The Student News Site of Macalester College

The Mac Weekly

The Student News Site of Macalester College

The Mac Weekly

The Student News Site of Macalester College

The Mac Weekly

Second annual Civic Forum focuses student involvement, engages issues of the environment and society

By Matt Day

Macalester is in the midst of an unprecedented turn toward sustainability. The college hired Suzanne Savanick-Hansen in February to fill the newly created position of Sustainability Manager. Macalester is only months away from breaking ground on the IGC building, which will achieve LEED platinum certification, one of the highest ratings for energy efficiency. The EcoHouse is about to finish its first year of operation as a themed student residence. The list goes on.

With such focus placed upon campus environmental improvement, the Second Annual Macalester Civic Forum asked how that improvement could be applied to society as a whole. Titled “The Environment, Citizenship, and the Public Good,” the forum was held March 27 and 28 in the Chapel.

The sessions were generally well attended Macalester students and faculty, and included the presentation of four student papers. Timothy Den Herder-Thomas ’09, Clare Ryan ’08, Alese Colehour ’09 and Momchil Jelev ’08 all prepared scholarly papers on the application of environmental concerns to civil society. Colehour, who is abroad, had her paper presented at the forum by Justin Lee ’08.

Professor Andrew Latham, Associate Dean of the IGC, has stressed that the much of the Civic Forum’s orientation is toward student-produced work. In addition to the student presenters, the IGC Student Council took an active role in organizing the forum.

“[The forum] was very strong in connecting students with local leaders,” said Thuto Thipe ’10. “I thought it was good that the student council helped lead.”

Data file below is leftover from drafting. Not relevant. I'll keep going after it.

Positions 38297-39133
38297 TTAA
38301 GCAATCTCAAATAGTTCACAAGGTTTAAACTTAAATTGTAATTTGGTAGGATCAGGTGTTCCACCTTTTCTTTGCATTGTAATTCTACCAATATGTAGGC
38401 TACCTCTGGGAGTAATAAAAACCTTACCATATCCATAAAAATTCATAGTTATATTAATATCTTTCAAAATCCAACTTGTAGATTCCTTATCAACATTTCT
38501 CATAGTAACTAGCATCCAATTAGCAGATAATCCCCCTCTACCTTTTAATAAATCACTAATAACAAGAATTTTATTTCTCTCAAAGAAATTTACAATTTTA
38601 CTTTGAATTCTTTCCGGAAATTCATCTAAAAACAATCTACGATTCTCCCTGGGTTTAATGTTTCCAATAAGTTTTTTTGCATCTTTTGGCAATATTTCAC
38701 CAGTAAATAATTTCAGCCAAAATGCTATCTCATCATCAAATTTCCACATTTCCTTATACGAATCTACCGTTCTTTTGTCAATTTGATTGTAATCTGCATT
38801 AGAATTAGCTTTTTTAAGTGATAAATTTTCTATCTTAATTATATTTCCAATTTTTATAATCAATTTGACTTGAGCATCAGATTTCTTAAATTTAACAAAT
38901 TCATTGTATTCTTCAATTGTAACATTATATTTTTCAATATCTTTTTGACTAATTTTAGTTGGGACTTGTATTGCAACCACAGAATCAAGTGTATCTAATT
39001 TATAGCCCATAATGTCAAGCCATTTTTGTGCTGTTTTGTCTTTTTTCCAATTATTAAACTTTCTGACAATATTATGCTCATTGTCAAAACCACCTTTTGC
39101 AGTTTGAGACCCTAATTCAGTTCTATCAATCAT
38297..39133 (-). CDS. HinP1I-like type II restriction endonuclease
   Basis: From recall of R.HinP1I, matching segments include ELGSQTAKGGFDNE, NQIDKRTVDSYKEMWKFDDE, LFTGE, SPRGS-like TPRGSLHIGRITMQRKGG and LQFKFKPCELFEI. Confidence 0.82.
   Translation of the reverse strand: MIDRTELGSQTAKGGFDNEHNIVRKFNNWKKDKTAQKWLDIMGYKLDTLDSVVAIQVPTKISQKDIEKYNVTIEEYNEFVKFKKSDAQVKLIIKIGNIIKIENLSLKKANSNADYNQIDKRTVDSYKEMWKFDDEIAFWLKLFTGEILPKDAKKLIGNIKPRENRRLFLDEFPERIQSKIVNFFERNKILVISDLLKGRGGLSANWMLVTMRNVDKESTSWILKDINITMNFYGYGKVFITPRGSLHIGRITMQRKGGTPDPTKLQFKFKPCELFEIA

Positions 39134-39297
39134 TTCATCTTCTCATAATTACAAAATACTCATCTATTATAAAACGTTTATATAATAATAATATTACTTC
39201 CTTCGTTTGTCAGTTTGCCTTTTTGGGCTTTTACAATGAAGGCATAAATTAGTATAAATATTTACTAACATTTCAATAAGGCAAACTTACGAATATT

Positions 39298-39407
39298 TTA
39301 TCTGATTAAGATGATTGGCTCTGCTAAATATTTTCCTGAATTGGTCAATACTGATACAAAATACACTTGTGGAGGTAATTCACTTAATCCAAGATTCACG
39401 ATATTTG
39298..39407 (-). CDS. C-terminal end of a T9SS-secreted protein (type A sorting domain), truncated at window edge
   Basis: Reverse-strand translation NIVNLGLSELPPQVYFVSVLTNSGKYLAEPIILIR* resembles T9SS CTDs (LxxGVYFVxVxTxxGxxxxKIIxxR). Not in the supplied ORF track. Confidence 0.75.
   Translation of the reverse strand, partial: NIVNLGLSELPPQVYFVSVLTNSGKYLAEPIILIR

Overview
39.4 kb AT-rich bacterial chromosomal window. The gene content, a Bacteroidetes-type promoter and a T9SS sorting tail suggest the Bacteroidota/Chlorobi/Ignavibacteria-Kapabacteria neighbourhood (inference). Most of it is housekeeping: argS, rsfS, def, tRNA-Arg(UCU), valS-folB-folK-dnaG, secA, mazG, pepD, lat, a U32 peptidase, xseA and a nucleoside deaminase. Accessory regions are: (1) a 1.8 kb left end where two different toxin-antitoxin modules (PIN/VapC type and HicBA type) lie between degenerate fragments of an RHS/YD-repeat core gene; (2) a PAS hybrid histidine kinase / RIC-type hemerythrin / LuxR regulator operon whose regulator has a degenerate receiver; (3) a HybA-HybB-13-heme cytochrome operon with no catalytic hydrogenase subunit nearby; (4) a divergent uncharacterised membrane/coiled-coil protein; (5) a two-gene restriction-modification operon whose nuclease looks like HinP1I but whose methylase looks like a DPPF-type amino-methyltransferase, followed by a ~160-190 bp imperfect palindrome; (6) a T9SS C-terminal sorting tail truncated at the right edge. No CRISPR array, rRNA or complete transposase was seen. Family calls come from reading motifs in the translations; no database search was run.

Ryan agreed. “I’m excited about the student involvement,” she said. “The emphasis on student work is good.”

The forum’s keynote speaker, University of Kansas Professor Donald E. Worster, presented his paper entitled “On John Muir’s Trail-Nature and Society in an Age of Liberal Principles,” to a packed house Thursday night.

The following morning in her introduction to the first two student presenters, IGC Associate Dean Karin Trail-Johnson set the tone for the rest of the forum. “This morning is focused on students,” she said.

Ryan said the students were contacted in the summer by Latham, who had been contacting professors asking for recommendations of students to write and present papers.

Ryan and Jelev both had limited experience in environmental studies prior to working on the forum.

“We came at it from a perspective of ‘what do we know, and what can we add to this,'” Ryan said.

After the panels were finished, a student-organized “Sustain the Conversation” was held to help process the lessons learned from the two-day event and carry on the discussion, Ryan said.

Thipe said that though the forum is only in its second year, she would like to see more enthusiasm on campus surrounding the event.

“The [International] Roundtable is all people talk about during that week,” Thipe said, referring to the IGC-hosted event, which had its fourteenth annual event in the fall. “Maybe that will come for the Forum as it grows.

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